A Bridgewater resident who has already pleaded guilty for his role in conspiring to defraud multiple companies out of more than $15 million has now been convicted of writing a $100,000 check while knowing there were not enough funds in his bank account to cover it.
Stephen Locrotondo, 53, was convicted by a Union County jury of a charge of second-degree issuing a bad check following a four-day trial before State Superior Court Judge Robert Mega in Elizabeth, according to State Attorney General Jeffrey S. Chiesa.
Chiesa said the jury acquitted Locrotondo on a charge of second-degree theft by deception.
Mega scheduled sentencing for Dec. 7. The second-degree charge of issuing a bad check carries a sentence of five to 10 years in state prison and a fine of up to $150,000.
Between Oct. 14 and Oct. 27, 2006, Locrotondo received $100,000 from a friend, which the friend believed would be returned, with interest, in a few weeks, Chiesa said. Locrotondo wrote the woman a personal check in the amount of $100,000, knowing that there were not enough funds in his bank account to cover it, according to Chiesa.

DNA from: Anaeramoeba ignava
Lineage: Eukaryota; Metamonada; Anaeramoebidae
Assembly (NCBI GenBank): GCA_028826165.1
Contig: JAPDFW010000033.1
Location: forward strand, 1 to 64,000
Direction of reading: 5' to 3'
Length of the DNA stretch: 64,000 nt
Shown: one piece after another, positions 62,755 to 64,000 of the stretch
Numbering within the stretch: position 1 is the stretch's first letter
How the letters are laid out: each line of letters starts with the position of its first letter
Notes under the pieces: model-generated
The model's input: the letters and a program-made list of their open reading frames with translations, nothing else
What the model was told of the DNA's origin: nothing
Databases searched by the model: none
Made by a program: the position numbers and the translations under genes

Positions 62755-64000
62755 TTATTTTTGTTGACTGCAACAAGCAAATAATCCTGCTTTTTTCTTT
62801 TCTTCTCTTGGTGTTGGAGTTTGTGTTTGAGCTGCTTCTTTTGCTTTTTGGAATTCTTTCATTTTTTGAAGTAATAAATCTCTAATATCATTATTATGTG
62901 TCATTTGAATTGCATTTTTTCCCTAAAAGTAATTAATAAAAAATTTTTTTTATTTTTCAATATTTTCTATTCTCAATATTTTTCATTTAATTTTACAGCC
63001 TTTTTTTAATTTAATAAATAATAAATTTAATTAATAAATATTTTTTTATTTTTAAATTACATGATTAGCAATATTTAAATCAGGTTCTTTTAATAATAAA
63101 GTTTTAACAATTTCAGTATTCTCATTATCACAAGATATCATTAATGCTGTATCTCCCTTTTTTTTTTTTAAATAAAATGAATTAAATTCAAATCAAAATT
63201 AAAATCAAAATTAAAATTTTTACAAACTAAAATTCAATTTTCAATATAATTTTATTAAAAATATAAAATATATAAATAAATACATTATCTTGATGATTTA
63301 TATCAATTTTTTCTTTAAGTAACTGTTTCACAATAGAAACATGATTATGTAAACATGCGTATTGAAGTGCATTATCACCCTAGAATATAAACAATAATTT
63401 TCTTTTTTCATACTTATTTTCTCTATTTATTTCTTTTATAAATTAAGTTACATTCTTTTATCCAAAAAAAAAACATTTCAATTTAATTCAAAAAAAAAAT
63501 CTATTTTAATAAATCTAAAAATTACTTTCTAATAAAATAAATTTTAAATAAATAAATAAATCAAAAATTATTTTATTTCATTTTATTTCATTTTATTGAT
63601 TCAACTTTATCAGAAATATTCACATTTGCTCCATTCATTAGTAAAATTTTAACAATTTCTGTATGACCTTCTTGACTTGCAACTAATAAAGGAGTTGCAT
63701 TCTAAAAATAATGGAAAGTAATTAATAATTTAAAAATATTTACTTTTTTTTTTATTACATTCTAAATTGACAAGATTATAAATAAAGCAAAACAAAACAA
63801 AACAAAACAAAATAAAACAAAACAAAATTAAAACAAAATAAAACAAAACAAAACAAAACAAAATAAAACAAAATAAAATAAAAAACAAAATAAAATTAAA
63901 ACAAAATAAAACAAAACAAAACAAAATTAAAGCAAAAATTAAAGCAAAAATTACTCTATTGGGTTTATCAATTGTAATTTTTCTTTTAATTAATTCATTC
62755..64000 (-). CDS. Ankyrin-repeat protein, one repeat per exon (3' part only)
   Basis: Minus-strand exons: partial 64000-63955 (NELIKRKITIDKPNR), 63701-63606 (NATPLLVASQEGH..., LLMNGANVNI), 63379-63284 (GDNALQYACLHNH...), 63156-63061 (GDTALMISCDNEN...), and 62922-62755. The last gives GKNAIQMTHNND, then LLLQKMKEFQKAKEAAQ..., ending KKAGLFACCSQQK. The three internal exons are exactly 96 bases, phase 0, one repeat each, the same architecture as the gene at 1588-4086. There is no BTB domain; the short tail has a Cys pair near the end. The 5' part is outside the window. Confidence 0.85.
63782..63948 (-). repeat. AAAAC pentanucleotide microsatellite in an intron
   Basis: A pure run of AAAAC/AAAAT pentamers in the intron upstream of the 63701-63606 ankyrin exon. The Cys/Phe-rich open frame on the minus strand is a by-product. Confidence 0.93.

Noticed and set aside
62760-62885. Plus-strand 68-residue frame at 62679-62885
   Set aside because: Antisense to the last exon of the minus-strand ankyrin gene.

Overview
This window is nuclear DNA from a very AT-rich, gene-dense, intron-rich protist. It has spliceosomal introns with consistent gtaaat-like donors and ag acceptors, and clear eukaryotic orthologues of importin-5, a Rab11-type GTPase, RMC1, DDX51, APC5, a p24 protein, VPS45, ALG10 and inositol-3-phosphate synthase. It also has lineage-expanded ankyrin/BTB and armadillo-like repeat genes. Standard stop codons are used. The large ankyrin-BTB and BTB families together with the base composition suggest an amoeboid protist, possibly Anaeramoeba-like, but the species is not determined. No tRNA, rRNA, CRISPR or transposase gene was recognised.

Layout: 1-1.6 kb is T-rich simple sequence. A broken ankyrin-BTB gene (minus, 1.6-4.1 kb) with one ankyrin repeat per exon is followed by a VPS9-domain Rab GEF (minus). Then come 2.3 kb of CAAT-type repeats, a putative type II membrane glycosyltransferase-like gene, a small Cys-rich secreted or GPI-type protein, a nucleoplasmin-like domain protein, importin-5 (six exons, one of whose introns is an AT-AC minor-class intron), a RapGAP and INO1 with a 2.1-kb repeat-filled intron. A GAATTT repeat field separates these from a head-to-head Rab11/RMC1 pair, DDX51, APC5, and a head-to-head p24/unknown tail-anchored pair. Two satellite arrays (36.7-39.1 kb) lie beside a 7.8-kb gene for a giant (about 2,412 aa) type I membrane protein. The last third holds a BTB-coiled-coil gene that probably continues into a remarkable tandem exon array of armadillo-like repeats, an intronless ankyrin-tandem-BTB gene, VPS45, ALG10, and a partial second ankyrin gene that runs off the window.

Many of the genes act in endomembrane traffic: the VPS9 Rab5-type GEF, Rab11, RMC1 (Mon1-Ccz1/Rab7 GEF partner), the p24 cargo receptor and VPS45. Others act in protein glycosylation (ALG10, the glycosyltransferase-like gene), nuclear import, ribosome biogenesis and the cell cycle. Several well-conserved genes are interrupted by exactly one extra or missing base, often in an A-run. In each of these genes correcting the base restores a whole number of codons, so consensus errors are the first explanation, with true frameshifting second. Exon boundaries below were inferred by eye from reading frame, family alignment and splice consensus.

Locrotondo had also pleaded guilty in May to developing and marketing a fraudulent group life insurance policy to the city of Linden, as well as to several unions in New Jersey.
In that case, Locrotondo pleaded guilty to one count each of wire fraud and wire fraud conspiracy.
For questions about this post, email firstname.lastname@example.org.